THERE CAME AN ECHO
Iridium Studios is making realtime strategy more personal
Alternative control schemes have rather fallen from grace since Microsoft’s Kinect proposition flopped and the device received a demotion back to peripheral status. It’s a trend Jason Wishnov, lead designer on voice-controlled RTS There Came An Echo, is keenly aware of, though he faults the implementations, not the central idea.
“The games that have used alternative control schemes haven’t tended to have the depth, narrative or gameplay experience that core gamers, or whatever you want to call them, have come to expect,” he says. “I mean, name a Kinect title that has the precision and depth of a game like Bayonetta 2, a modern FPS, or anything really. The games that tend to come out are exercise games, Dance Central, or that Sesame Street game by Double Fine – all of which are pretty fun, but they’re not something that’s going to appeal to a large segment of the traditional gamer population. So I’m trying to break the mould; I’m trying to legitimise an alternative control scheme as something that’s OK for a game that hopefully has quite a bit of depth. But it’s an uphill battle, and a difficult perception challenge.”
On early evidence, the Iridium team might just be on track to overturn the common perception. While we initially had some problems with characters not responding to orders in the alpha build, last-minute tweaks to the game’s British accent recognition delivered an immeasurable improvement. And when There Came An Echo’s systems coalesce, the effect is wondrous.
Characters can be ordered by name, or you can tell “everybody” or “everybody but” to do something. You can also ask your charges to swap between their weapons – a standard pistol and one of four special guns, which include a sniper rifle and a grenade launcher – and change batteries, which power both special weapons and shields. Plus, you can add “on my mark” to synchronise your commands before booming “mark” into the mic like you’re starring in an action thriller.
While There Came An Echo isn’t the first game to use voice commands to control troops – Tom Clancy’s EndWar and Odama preceded it – it’s a more intimate one thanks to its much tighter focus, resulting in a more personal relationship between you and those you’re ordering into the firing line.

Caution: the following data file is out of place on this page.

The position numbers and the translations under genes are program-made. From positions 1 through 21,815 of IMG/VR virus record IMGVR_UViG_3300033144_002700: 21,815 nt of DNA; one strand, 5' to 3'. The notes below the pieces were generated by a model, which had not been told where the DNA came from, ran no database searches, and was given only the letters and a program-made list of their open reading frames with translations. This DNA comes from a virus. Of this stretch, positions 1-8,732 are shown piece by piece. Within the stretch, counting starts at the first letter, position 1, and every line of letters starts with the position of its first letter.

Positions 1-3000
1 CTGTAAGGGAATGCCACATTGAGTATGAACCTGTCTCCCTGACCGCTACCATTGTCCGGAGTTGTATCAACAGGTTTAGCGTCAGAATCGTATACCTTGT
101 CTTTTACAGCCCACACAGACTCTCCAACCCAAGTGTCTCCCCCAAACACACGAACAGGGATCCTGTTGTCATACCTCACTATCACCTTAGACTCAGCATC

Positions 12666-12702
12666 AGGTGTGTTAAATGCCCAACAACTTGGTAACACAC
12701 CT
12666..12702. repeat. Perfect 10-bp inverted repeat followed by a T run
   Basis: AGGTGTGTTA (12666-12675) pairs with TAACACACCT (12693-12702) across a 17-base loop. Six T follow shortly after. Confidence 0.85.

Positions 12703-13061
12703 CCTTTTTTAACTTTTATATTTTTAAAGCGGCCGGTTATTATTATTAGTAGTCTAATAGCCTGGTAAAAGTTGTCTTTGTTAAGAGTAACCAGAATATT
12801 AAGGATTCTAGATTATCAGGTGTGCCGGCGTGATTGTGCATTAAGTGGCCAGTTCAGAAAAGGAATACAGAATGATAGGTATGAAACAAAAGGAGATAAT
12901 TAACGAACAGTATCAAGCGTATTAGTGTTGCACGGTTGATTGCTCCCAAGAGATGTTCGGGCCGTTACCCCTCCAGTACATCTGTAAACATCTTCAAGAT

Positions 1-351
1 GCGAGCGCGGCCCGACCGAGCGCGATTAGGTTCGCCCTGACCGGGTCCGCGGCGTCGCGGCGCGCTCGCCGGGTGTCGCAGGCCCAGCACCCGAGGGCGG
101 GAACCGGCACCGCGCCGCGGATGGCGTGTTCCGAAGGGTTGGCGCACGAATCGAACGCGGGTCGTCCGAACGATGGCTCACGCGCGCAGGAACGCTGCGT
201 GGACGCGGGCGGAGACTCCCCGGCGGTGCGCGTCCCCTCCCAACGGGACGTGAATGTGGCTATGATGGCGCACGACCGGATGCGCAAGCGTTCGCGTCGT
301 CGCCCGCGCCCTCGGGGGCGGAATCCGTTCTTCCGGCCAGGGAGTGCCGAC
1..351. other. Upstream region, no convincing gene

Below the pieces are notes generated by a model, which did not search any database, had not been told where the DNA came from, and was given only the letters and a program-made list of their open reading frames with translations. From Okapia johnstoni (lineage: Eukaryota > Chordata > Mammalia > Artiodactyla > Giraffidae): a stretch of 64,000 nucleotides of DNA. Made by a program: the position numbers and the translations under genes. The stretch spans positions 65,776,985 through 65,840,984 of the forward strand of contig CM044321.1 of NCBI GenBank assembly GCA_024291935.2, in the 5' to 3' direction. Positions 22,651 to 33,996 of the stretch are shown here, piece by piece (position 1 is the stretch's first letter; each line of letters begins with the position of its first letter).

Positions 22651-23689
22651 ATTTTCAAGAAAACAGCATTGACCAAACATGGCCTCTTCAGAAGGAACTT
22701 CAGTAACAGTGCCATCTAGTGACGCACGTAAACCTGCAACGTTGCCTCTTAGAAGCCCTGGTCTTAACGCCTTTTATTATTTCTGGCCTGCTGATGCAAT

“I’ve always been a huge fan of narrative in games,” Wishnov says. “I think EndWar missed a really great opportunity. In that game, you were just ordering these generic army soldier guys – you didn’t really feel much for them and it didn’t matter if they died. But with There Came An Echo, I really wanted to reinforce that relationship and make you care about the characters. You’re responsible for their welfare, and if they die, it’s probably your fault.” Thankfully, fallen comrades can be revived with a burst of electricity, while the forcefields that surround each fighter will take a reasonable amount of punishment before giving in. Cover further bolsters your team’s chances of survival, offering a defensive bonus by reducing enemy accuracy.
“It’s a fine balance to want to strike,” Wishnov explains. “If you’ve lined up your soldiers in an optimal position, and the enemy soldiers have done the same, then you’d theoretically just sit there as bullets fly back and forth, and that’s pretty boring. So we’re trying to achieve this feeling of urgency, but at the same time we couldn’t make it too intense – like, say, StarCraft – because you’re inherently limited in your actions per minute due to the speed of voice.”
Those orders will be delivered even more slowly if the kind of creative swearing born of unresponsive controls is ever a factor, and while traditional inputs are supported, There Came An Echo clearly depends on its vocal interface being near flawless. But when you’re barking at agents to flank the enemy and it’s all working as planned, it’s uncommonly easy to get swept up in the moment.
While There Came An Echo looks like a 2D isometric setup in screenshots, it blends 2D backgrounds with 3D geometry. “The environments in the game are actually all hand-painted 2D sprites,” Wishnov explains. “But then we create 3D geometry and make it invisible – it’s completely invisible unless light is being cast upon it, or in the absence of light to create shadow. Then that’s placed very precisely in front of the sprite in an orthographic camera to show the 2D sprite but still have the lighting and shadows fall correctly on the structure. So it creates a pseudo-3D effect.”